257:77 Federal appeals court rules that trial judge should have made detailed factual findings as to whether or not prisoner's placement in disciplinary segregation imposed "atypical and significant hardship," rather than summarily ruling for defendants. Driscoll v. Youngman, 105 F.3d 393 (8th Cir. 1997). » Editor's Note: The same appeals court reached an identical result and holding in Hemphill v. Delo, 105 F.3d 391 (8th Cir. 1997), in which another Missouri prisoner claimed that he was found guilty of a disciplinary offense without due process, and then sentenced to thirty days in disciplinary segregation. As in the case reported above, the appeals court ruled that the trial court erred in summarily rejecting the prisoner's claims based on Sandin without making a factual determination that would demonstrate that the segregation "did not work a major disruption" in the prisoner's environment.
262:157 Federal trial court should not have decided that prisoner's 288 days in disciplinary segregation was not an "atypical and significant hardship" without taking into consideration the duration of the segregation and the differences between administrative and disciplinary segregation. Wright v. Coughlin, 132 F.3d 133 (2nd Cir. 1998). » Editor's Note: See also Brooks v. DiFasi, 112 F.3d 46 (2d Cir. 1997) (trial court should have considered the duration of prisoner's confinement in determining whether his punishment constituted an "atypical and significant" hardship).
[N/R] Confinement of prisoner in disciplinary segregation for 15 day period was not sufficiently serious to violate Eighth Amendment prohibition on cruel and unusual punishment. Leslie v. Doyle, 125 F.3d 1132 (7th Cir. 1997).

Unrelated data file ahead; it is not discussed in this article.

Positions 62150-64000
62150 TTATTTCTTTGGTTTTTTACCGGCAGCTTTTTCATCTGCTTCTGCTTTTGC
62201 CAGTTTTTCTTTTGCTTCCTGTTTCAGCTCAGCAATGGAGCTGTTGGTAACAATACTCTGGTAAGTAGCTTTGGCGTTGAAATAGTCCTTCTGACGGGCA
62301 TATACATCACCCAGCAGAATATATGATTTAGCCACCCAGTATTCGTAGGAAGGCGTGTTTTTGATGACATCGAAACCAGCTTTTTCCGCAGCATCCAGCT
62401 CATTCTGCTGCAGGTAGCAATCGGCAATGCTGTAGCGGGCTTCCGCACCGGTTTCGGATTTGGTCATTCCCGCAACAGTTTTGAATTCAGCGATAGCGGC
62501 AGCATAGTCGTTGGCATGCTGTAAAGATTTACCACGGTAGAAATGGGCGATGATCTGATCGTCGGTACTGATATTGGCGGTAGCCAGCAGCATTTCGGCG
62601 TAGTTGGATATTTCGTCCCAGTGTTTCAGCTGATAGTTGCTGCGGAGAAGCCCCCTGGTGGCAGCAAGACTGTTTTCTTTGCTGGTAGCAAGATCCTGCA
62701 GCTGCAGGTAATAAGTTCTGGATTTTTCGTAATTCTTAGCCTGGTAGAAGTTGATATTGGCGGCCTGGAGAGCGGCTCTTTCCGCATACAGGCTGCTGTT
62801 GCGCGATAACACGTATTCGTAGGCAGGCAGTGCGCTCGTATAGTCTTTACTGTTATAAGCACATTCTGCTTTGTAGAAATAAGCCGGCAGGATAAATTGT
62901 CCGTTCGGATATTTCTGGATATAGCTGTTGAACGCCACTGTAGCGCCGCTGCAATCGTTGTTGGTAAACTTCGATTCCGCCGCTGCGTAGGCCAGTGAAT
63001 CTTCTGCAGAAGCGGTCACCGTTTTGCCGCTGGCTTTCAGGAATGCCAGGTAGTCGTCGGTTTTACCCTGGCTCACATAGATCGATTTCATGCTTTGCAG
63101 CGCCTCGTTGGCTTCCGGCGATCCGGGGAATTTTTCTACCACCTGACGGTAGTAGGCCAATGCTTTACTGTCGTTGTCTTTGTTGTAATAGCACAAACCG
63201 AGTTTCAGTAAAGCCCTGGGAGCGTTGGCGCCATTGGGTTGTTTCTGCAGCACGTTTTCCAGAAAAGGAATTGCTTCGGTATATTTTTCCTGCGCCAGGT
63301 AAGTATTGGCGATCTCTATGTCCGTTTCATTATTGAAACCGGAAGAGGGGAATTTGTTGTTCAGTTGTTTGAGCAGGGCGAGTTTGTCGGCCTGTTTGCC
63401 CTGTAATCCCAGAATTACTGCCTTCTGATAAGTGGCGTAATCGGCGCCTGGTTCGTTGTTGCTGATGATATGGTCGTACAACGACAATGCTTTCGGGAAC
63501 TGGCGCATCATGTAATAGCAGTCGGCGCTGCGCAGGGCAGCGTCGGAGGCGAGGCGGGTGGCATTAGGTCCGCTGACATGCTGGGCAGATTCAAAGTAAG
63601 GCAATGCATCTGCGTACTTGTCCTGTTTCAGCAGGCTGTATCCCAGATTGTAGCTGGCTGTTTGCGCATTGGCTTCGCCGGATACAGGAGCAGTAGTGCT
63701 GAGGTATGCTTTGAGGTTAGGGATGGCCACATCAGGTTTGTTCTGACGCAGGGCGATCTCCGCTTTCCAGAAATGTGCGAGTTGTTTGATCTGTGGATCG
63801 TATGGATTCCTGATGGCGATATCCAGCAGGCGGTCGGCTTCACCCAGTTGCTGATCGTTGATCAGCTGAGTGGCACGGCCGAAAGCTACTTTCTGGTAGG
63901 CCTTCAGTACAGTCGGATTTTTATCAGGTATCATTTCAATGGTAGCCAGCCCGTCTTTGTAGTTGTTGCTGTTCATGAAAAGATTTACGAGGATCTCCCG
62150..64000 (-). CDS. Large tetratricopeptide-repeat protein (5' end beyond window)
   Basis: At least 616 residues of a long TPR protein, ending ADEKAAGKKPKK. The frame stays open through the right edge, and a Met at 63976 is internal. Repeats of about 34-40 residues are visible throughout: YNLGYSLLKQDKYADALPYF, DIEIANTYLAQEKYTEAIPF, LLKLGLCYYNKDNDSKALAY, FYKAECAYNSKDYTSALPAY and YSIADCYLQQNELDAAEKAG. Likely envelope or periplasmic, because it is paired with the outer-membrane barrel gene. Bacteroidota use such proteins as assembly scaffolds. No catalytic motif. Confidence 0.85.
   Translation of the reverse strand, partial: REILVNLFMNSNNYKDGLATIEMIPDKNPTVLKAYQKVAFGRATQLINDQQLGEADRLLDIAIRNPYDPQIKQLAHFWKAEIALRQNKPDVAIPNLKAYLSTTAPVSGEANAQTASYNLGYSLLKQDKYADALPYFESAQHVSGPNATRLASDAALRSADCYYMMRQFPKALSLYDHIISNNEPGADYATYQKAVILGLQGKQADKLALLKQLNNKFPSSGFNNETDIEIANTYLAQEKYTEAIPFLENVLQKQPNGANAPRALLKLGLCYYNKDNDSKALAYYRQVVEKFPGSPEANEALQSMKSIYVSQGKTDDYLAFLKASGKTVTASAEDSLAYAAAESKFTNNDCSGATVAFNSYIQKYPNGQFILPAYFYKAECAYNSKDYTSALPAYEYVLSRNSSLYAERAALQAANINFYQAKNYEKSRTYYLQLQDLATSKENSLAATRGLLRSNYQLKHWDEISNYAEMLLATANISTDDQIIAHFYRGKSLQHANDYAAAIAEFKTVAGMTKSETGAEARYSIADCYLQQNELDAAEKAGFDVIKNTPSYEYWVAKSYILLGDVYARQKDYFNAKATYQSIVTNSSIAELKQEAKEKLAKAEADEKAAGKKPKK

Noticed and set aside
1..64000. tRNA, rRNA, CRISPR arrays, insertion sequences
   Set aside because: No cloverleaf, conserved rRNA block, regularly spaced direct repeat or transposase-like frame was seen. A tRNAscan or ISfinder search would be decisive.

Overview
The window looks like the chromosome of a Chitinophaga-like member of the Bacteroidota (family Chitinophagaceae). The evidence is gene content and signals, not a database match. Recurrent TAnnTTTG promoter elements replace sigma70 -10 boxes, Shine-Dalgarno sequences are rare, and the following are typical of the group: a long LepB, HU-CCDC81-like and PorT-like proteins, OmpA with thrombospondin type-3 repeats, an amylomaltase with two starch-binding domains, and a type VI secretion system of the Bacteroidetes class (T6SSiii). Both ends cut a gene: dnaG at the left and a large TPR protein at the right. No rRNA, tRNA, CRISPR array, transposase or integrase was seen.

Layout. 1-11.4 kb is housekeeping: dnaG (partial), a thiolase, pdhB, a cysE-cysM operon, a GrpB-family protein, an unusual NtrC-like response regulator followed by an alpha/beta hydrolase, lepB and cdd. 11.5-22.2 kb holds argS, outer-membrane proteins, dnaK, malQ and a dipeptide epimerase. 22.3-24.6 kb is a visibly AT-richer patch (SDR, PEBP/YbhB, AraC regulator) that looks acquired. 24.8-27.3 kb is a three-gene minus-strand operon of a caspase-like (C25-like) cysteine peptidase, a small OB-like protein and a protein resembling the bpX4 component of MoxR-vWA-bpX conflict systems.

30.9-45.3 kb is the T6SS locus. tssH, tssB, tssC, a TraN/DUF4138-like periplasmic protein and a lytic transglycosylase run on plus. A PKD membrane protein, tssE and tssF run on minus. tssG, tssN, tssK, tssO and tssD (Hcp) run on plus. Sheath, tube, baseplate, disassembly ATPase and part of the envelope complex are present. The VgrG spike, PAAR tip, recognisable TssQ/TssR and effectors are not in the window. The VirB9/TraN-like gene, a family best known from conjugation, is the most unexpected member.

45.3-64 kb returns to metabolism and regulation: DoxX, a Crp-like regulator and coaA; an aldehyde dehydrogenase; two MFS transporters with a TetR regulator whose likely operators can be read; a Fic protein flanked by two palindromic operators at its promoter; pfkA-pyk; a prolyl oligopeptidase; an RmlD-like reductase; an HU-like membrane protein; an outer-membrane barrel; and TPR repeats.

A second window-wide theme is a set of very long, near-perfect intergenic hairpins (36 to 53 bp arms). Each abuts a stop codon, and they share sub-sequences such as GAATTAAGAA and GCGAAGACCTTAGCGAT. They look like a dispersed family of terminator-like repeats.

[N/R] Members of prison disciplinary board liable for compensatory damages of $ and punitive damages of $5,000 on claim that they allowed inmate to be held in segregation for ten days without a determination of guilt on charges that he violated prison rules; evidence showed that segregation was punitive and prison regulations required a hearing within three days. Wilson v. Philadelphia Detention Center, 986 F.Supp. 282 (E.D. Pa. 1997).
235:106 Keeping Illinois state prisoner in disciplinary segregation for 19 days longer than maximum punishment period allowed under state law did not constitute federal constitutional rights violation; forcing inmate to choose between medically requested lower bunk available in segregation unit or transfer out to protective custody unit where no such bunk was available was not cruel and unusual punishment. Williams v. Ramos, 71 F.3d 1246 (7th Cir. 1995). [Cross-reference: Medical Care].
237:140 Federal appeals court rules that Washington state prisoner had a protected liberty interest in accumulating good time credits and that the record was not sufficient to determine whether there was a liberty interest in remaining free of disciplinary segregation which was violated by alleged improprieties in disciplinary proceedings. Gotcher v. Wood, 66 F.3d 1097 (9th Cir. 1995). [Cross-reference: Prisoner Discipline].
[N/R] Prisoner's claim for damages for time spend in segregation after disciplinary charge was reversed by state court was not a frivolous claim. Muhannad v. Kinney, 51 F.3d 762 (8th Cir. 1995).
226:147 U.S. Supreme Court rules that prisoner placed in disciplinary segregation following charges of misconduct was not entitled to due process procedural protections; state regulation simply requiring that disciplinary guilt be supported by substantial evidence did not result in a state-created constitutionally protected "liberty" interest; focus in determining whether state creates a liberty interest to shift from search for mandatory language in state laws or regulations to the nature of the deprivation imposed. Sandin v. Conner, 115 S.Ct. 2293 (1995).
220:59 Prison officials' failure to release prisoner from punitive segregation when lab tests later showed that substance seized from his cell was not cocaine, but a prescription drug, did not violate prisoner's due process or Eighth Amendment rights; possession of prescription drug without doctor's prescription still violated same prison rule. Ricker v. Leapley, 25 F.3d 1406 (8th Cir. 1994).